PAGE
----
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Businesses Owned by Women and Minority Groups Are a Dynamic Component of the Canadian Economy

Ottawa, September 21, 2017 – Despite the benefits of greater competitiveness, not enough Canadian businesses and government organizations are adopting supplier diversity practices that help women and minority-owned businesses gain access to larger organizational supply chains, according to a new Conference Board of Canada report. Diverse supply chains can help companies reduce costs, enhance innovation and develop new markets.

“Unfortunately, the benefits of diverse supply chains are not widely known in Canada and many women or minority-owned businesses have difficulty gaining access to the supply chains of leading Canadian businesses and government organizations,” says Ruth Wright, Director, Human Resources and Inclusive Talent Management Research, The Conference Board of Canada.

The value driven by inclusive employment practices is well understood by business. That diversity lens needs to be applied to all organizational processes so that inclusion becomes a mind set. Better access to the supply chains will create a win-win opportunity for both the supplier and the producer.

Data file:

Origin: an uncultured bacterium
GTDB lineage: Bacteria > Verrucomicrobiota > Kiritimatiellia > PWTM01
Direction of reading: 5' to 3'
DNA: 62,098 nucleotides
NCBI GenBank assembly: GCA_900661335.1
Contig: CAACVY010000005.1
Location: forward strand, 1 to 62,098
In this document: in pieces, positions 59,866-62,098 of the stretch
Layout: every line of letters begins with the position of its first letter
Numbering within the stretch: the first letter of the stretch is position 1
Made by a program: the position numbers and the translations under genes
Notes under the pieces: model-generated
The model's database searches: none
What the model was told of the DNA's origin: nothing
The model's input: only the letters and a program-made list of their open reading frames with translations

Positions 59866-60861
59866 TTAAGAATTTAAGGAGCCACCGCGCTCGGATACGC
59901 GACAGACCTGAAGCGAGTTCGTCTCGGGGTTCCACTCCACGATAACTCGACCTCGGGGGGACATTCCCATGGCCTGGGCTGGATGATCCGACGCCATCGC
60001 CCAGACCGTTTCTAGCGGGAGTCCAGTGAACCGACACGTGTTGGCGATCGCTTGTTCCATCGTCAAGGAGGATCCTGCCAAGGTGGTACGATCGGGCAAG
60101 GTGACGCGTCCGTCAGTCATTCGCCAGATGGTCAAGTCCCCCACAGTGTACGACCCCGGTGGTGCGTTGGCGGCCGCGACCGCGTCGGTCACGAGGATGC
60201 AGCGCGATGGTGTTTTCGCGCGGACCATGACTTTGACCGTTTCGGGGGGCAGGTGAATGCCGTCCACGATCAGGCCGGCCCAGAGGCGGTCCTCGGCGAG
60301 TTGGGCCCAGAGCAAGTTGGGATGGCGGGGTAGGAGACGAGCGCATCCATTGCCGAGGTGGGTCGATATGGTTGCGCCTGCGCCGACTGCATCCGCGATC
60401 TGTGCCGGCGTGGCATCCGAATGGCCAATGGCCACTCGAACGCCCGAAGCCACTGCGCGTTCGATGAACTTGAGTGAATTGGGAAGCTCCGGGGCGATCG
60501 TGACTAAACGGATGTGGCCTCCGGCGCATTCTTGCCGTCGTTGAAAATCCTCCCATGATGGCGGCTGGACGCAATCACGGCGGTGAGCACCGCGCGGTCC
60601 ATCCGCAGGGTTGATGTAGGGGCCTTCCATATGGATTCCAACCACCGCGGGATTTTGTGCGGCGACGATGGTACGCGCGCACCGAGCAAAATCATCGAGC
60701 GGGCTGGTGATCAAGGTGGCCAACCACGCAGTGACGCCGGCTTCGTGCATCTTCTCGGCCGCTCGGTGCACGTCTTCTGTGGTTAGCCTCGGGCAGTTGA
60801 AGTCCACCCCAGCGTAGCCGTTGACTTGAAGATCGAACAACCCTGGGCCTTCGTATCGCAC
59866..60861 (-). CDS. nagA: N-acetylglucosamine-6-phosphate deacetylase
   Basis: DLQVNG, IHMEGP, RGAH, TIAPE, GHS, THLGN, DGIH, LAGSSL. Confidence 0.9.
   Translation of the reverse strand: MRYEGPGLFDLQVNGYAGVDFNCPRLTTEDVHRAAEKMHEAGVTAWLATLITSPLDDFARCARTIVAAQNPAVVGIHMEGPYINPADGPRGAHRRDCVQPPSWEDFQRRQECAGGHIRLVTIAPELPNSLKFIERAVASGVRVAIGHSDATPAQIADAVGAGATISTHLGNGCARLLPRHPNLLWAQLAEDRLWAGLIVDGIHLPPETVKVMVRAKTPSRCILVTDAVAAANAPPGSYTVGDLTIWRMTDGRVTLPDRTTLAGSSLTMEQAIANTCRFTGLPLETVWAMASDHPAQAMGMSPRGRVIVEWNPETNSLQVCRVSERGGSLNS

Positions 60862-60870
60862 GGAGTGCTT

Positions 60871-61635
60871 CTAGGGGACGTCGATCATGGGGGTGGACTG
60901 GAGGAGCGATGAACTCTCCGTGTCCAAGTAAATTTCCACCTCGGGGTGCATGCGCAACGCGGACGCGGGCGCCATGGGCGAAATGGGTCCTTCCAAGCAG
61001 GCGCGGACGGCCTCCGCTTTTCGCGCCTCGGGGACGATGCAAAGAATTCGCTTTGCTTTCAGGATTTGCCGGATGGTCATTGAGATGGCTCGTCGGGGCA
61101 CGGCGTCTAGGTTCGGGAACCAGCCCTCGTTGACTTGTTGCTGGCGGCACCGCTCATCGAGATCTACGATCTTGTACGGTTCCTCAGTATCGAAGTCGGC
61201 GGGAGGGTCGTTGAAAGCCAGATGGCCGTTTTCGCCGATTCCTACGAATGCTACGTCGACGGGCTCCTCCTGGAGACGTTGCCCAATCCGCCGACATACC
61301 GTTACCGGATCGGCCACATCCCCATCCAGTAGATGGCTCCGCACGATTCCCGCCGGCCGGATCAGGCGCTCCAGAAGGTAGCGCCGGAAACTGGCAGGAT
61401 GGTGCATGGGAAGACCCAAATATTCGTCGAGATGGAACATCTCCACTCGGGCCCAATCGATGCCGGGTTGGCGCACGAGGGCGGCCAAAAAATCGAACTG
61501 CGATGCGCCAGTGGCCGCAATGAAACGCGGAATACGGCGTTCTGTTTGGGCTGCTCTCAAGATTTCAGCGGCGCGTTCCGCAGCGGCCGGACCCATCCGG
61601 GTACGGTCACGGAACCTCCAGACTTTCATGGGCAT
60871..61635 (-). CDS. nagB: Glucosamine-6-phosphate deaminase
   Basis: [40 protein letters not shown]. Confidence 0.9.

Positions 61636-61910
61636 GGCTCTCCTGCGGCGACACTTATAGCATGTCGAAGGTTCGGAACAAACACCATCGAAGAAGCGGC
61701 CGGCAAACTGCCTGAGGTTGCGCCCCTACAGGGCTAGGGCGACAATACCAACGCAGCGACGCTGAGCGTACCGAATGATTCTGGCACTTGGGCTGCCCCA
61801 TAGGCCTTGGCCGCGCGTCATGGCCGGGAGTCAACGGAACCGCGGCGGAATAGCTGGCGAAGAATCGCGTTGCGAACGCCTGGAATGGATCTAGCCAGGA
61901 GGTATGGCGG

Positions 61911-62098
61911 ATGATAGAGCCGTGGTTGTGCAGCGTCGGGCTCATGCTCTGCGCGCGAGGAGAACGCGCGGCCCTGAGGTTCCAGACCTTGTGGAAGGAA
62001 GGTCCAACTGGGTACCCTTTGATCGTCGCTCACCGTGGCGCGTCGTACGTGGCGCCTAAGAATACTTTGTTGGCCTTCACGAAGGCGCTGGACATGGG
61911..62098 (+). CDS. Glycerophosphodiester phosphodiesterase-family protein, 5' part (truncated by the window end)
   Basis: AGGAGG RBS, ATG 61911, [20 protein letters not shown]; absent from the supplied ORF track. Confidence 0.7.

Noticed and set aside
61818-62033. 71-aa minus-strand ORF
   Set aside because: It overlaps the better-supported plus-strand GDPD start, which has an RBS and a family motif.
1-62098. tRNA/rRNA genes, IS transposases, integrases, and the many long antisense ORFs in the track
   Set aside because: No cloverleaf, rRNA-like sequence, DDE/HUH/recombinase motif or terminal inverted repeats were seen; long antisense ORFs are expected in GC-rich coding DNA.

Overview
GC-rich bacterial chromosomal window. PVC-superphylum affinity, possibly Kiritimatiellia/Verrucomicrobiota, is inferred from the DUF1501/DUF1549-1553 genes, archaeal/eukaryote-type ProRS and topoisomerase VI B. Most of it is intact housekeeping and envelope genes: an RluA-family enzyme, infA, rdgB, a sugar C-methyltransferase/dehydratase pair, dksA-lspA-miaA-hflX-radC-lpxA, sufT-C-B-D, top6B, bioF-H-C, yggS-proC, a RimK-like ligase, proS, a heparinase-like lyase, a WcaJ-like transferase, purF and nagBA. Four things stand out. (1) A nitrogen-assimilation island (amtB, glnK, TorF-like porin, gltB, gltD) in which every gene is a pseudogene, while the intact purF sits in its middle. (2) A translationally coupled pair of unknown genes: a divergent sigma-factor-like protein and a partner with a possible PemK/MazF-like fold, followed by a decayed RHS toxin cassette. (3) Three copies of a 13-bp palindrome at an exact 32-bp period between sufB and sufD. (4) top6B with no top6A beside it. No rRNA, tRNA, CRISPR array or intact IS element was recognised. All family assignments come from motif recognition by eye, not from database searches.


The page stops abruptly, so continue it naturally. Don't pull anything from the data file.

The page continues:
HIGHLIGHTS

  • Businesses owned by women and minority groups are vital to Canada’s economic prosperity but have limited access to the supply chains of leading Canadian companies and government organizations.
  • Supplier diversity programs offer enterprises owned by women and minority groups the opportunity to grow through access to new and expanding supply chains.
  • These programs also enable corporations to build robust supply chains and increase their competitiveness. They are not social programs and do not compromise quality.

An organization’s supply chain includes all activities and processes related to providing goods and services to its customers such as production, manufacturing and retailing. A diverse supplier is a business that is at least 51 per cent owned, operated, and controlled by either women, members of either an Indigenous community or minority group or members of the lesbian, gay, bisexual and transgender community. Supplier diversity programs offer businesses owned by women and minority groups the opportunity to grow through access to new and expanding supply chains.

Supplier diversity practices have been prevalent in the United States since the 1960s, yet their growth in Canada has been slow partly due to the lack of regulatory requirements for supplier diversity. A greater commitment to these programs by all levels of government and changes to procurement practices could help level the playing field and allow diverse businesses to compete with other established suppliers.

The report, The Business Case for Supplier Diversity in Canada, was prepared with support from Status of Women Canada.


For more information contact

Corporate Communications
613-526-3280
corpcomm@conferenceboard.ca


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